And, according to a study published in 2018, jojoba oil may also contain anti-inflammatory properties that could help to calm and soothe skin. 
Coconut oil can work as an effective moisturiser
If you are not comfortable using essential oils for eczema, you may want to give coconut oil a try.
The oil contains a fatty acid that can be used to develop monolaurin, an antimicrobial agent that can be effective against certain types of bacteria, yeast, fungi and other pathogens. 
In 2013, the results of a study involving 117 children with eczema were published, with researchers finding that the condition of their skin improved after the topical application of virgin coconut oil for 8 weeks. 
People who have an allergy to coconut oil will need to use an alternative. Jojoba oil could be an option, although you may want to speak with your doctor first.
The vitamin E properties of sunflower may ease inflammation
Sunflower oil is rich in vitamin E, an antioxidant that can help to keep skin moisturised, so it doesn’t become dry and itchy.
A study published in 2021 stated that vitamin E may also be able to work as an anti-inflammatory agent, which could also help to ease eczema symptoms, although further research is needed to cement this claim. 
Anecdotally, some have said that sunflower oil also contains anti-inflammatory properties, although research has not yet been able to prove this.
How do I complete a patch test?
Before using essential oils for eczema, you should complete a patch test to ensure your skin is compatible with the oil.
You can do this by following the steps below:
- Mix a small amount of the essential oil with a carrier oil of choice.
- Apply the mixture to the inside of your elbow.
- Cover the patch of skin with a plaster and leave for 24 hours.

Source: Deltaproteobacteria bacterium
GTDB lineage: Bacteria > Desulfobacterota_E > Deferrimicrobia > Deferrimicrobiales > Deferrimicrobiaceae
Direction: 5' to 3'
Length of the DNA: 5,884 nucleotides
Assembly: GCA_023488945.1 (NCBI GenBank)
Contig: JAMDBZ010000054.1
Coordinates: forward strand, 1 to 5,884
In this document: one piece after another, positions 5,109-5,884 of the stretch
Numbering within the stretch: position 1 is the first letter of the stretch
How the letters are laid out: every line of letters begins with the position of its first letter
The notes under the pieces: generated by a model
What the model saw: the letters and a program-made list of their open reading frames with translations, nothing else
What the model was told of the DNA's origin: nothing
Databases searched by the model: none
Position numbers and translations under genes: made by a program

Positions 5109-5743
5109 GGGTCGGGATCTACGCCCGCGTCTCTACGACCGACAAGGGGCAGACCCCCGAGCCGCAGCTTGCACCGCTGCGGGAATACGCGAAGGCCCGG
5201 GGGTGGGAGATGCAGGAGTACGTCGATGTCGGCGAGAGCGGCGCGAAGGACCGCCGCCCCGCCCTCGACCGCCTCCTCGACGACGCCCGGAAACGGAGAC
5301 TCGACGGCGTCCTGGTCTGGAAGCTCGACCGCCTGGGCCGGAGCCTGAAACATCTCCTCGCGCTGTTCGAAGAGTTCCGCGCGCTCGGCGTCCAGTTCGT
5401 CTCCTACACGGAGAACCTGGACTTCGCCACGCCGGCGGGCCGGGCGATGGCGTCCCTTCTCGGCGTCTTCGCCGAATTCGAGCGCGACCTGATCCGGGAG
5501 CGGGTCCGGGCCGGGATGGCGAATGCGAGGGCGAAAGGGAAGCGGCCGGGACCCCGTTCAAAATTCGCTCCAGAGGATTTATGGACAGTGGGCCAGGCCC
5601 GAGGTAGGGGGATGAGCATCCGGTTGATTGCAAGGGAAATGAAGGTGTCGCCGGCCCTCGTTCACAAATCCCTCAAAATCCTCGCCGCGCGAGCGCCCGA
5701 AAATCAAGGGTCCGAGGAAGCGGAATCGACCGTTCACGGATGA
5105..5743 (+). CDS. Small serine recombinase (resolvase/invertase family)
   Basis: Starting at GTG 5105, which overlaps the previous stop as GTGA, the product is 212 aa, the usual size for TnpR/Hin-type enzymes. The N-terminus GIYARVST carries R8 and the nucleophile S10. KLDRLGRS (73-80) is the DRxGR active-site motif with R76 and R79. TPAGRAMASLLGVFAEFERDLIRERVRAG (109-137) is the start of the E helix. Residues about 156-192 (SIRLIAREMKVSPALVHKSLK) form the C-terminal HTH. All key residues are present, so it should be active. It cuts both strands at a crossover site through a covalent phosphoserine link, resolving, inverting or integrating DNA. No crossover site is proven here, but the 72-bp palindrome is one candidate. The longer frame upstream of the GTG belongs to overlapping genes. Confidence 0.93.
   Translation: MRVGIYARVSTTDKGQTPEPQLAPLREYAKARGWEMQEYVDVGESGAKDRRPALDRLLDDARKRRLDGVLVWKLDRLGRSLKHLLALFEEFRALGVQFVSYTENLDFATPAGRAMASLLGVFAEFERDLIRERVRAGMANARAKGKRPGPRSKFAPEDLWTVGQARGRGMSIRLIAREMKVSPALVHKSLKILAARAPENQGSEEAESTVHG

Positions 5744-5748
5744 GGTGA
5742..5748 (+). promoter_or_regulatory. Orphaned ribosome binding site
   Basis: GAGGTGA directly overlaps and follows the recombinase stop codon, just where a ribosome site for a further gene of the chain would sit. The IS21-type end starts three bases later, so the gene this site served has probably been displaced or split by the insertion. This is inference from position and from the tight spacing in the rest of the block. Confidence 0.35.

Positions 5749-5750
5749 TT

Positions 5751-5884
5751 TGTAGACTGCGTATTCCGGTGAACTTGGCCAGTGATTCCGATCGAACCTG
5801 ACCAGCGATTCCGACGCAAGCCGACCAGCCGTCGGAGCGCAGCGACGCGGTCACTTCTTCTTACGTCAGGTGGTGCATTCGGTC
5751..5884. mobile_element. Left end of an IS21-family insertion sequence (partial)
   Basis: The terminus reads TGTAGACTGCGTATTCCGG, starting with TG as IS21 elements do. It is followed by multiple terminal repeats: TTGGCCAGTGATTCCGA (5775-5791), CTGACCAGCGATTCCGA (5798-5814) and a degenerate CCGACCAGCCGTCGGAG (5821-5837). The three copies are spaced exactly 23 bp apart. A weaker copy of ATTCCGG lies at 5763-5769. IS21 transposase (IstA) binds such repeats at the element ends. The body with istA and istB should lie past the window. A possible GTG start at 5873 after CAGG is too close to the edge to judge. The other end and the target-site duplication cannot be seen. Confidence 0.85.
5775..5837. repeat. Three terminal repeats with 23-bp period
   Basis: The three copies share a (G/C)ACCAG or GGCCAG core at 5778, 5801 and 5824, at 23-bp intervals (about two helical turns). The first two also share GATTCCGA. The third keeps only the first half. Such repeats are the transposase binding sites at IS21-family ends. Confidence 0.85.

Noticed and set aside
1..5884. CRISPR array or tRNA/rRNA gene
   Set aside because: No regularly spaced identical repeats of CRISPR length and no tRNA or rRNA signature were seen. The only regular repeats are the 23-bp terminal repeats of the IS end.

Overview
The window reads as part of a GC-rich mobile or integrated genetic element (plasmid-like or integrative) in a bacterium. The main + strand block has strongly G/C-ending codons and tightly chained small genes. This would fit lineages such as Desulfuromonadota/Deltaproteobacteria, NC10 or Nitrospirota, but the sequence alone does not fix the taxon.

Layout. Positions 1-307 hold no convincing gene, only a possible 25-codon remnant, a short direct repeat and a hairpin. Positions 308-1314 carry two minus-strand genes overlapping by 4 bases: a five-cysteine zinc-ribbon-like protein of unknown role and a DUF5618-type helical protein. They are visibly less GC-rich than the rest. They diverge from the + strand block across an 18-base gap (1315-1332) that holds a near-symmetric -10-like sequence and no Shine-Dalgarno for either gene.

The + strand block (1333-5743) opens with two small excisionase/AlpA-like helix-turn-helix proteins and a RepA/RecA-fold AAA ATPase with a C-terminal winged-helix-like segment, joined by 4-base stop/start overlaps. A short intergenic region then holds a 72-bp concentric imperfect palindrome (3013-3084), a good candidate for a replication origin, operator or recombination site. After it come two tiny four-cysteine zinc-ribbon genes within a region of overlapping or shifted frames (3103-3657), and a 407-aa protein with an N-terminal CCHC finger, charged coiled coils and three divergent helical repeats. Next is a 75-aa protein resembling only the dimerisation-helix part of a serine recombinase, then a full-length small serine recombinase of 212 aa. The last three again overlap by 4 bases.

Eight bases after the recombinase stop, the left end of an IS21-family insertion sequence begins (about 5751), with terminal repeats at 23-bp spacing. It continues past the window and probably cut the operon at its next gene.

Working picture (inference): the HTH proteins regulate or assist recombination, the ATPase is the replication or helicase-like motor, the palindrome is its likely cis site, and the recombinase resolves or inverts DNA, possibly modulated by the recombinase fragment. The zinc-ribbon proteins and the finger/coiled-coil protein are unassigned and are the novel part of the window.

- If there are no signs of irritation after you remove the plaster, it should be okay to use.
The usual dilution ratio is 1-2 drops of essential oil per teaspoon (5ml) of carrier oil.
However, you may want to further dilute the essential oil to treat eczema symptoms, to further reduce the risk of skin irritation.
Depending on the sensitivity of your skin, finding the best oil for eczema may not be a straightforward task.
If you are concerned about an essential oil causing irritation, the first thing to do is to complete a patch test to check the compatibility.
It’s also a good idea to speak with your doctor before beginning any course of unprescribed treatment for a skin condition.
Alternatively, you could try a carrier oil, which is milder and more gentle to the skin, and does not carry the same potential health risks.
 C. F. Carson et al. (2006) Melaleuca alternifolia (Tea Tree) Oil: a Review of Antimicrobial and Other Medicinal Properties https://www.ncbi.nlm.nih.gov/pmc/articles/PMC1360273/
 Anton C. de Groot et al. (2016) Tea tree oil: contact allergy and chemical composition https://onlinelibrary.wiley.com/doi/full/10.1111/cod.12591
 Rachel H. Foster B.Pharm. Et al. (2010) Borage oil in the treatment of atopic dermatitis https://www.sciencedirect.com/science/article/abs/pii/S0899900709004468?via%3Dihub
 Lotfy T Elsaie et al. (2016) Effectiveness of topical peppermint oil on symptomatic treatment of chronic pruritus https://www.ncbi.nlm.nih.gov/pmc/articles/PMC5066694/
 Tzu-Kai Lin et al. (2018) Anti-Inflammatory and Skin Barrier Repair Effects of Topical Application of Some Plant Oils https://www.ncbi.nlm.nih.gov/pmc/articles/PMC5796020/
 Laurene Boateng et al. (2016) Coconut oil and palm oil's role in nutrition, health and national development: A review https://www.ncbi.nlm.nih.gov/pmc/articles/PMC5044790/
 Mara Therese Padilla Evangelista MD et al. (2013) The effect of topical virgin coconut oil on SCORAD index, transepidermal water loss, and skin capacitance in mild to moderate pediatric atopic dermatitis: a randomized, double-blind, clinical trial https://onlinelibrary.wiley.com/doi/10.1111/ijd.12339
 Anca Ungurianu et al. (2021) Vitamin E beyond Its Antioxidant Label https://www.ncbi.nlm.nih.gov/pmc/articles/PMC8143145/
 Anton C de Groot et al. (2016) Tea tree oil: contact allergy and chemical composition https://pubmed.ncbi.nlm.nih.gov/27173437/